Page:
These bacteria-suppressing enzymes in the algae are based on the element, vanadium. In the earlier work of Prof Tremel’s group, nanoparticles of an oxide of vanadium were embedded in the paint used to on boat hulls. The nanoparticles, which have a very large surface area for their weight, were able bring about the reactions that generated the bacteria-supressing substances. While this appeared to be a viable solution to the problem, it was not suited for large scale application as vanadium compounds cause genetic changes in organisms and can lead to cancers. The current work, described in the paper in Advanced Materials, proposes a new material, cerium dioxide, which can bring about the same suppression of bacterial organisation when used in lesser concentration and significantly lower toxicity. This approach, “different from conventional antifouling agents – to target specific bacterial signalling and regulatory systems, represents a new strategy with the goal to emulate a natural defence system for preventing bacterial colonization or biofilm development” and “would be a big step toward a sustainable antifouling solution,” the authors of the paper say.

Cerium, a so called ‘rare earth’ element, is not particularly rare, it is as abundant as copper and only marginally more expensive. Its effectiveness in smaller quantities hence makes its use quite economical. CeO2 is also insoluble in water, which renders it environmentally very safe. The discovery that cerium dioxide could be used for this purpose, Prof Tremel says in a communication, was made during a classroom experiment to demonstrate a chemical process called ‘oscillating reactions’.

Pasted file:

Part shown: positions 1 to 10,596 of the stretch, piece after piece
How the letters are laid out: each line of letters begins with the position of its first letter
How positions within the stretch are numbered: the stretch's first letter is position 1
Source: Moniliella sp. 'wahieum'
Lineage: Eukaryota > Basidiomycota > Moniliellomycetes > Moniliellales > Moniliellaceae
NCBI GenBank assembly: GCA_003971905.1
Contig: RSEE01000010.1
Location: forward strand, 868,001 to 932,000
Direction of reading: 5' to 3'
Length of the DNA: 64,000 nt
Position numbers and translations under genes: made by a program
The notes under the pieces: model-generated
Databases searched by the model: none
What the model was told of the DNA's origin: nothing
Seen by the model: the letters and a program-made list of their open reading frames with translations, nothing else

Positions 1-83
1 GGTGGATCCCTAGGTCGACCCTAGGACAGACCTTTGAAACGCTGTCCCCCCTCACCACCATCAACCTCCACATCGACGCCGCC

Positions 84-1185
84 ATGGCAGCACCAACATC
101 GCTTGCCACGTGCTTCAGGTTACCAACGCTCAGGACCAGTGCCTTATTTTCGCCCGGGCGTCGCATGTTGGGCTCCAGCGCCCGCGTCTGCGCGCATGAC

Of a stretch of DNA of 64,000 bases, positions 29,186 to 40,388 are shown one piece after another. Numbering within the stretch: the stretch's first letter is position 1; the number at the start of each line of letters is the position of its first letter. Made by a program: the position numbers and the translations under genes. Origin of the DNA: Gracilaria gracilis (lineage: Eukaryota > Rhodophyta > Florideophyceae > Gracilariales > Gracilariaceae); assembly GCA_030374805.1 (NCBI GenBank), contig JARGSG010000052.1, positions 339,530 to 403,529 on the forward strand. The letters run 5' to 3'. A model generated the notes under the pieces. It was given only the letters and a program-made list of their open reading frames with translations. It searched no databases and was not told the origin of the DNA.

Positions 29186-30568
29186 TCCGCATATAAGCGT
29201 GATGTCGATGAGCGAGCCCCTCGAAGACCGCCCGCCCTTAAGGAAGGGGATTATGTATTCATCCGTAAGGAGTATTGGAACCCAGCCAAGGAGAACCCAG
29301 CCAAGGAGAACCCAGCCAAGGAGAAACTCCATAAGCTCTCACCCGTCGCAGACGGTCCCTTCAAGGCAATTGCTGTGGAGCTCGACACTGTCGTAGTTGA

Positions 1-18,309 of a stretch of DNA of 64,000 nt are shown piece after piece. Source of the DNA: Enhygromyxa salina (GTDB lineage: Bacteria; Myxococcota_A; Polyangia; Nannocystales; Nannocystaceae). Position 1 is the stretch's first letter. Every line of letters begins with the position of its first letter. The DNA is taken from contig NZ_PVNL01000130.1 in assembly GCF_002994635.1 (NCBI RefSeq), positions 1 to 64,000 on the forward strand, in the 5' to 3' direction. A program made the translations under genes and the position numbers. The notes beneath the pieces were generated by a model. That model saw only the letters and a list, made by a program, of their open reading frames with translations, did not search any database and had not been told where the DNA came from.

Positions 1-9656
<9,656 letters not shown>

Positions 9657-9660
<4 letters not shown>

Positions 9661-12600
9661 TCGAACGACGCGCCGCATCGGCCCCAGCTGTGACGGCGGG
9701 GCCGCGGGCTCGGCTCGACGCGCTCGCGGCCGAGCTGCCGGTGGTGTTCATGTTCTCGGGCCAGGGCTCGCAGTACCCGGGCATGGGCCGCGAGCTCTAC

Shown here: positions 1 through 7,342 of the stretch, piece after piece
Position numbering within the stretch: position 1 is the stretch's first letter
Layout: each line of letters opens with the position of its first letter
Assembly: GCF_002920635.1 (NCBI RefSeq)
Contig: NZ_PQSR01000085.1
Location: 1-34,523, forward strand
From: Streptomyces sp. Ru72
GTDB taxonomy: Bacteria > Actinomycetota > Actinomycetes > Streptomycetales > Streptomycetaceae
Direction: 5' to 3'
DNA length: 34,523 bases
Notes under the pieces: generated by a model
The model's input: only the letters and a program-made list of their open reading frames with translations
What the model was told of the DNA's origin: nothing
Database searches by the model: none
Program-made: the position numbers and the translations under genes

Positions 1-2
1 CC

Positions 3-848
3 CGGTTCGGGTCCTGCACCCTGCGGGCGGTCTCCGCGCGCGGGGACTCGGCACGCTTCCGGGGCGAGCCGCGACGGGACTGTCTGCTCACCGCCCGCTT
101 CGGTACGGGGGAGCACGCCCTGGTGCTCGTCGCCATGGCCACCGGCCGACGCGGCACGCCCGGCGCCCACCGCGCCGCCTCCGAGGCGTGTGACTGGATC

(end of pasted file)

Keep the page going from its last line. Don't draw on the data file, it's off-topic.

An oscillating reaction is one where the products or the properties of some components make the reaction start in the opposite direction soon after it has progressed in one direction. Progress in the reverse direction then gets the first reaction started afresh and the reaction changes direction again. The reaction thus acts like a pendulum and has given rise the concept of the ‘chemical clock’. While there are no practical uses for such behaviour, their nature does demonstrate concepts of the speed and direction of chemical reactions. A classic example is the Belousov–Zhabotinsky reaction, where a mixture of potassium bromate, cerium sulphate, malonic acid, and citric acid in dilute acid oscillates in the concentration of the reagents, along with a spectacular and periodic change in their colour. While showing this reaction to a class of students, Prof Tremel noted that a pair of charge states of cerium, present in the reaction, led to bromine ions getting added to malonic acid. As components of cerium dioxide switch between the same two charge states, the BZ reaction suggested that CeO2 could be used to do the same thing with bromine and hydrogen peroxide in sea water.

The team hence synthesised nanorods, 20 to 100 millionths of a metre long and 10 millionths of a metre wide, and embedded the nanorods in paints to be used in panels immersed in marine water. “Steel panels with cerium oxide coatings can be exposed to seawater for weeks on end without becoming covered by bacteria, algae, molluscs, or barnacles. Reference samples with conventional water-based coatings develop massive fouling over the same time period,” says a press release by the Johannes Gutenberg University.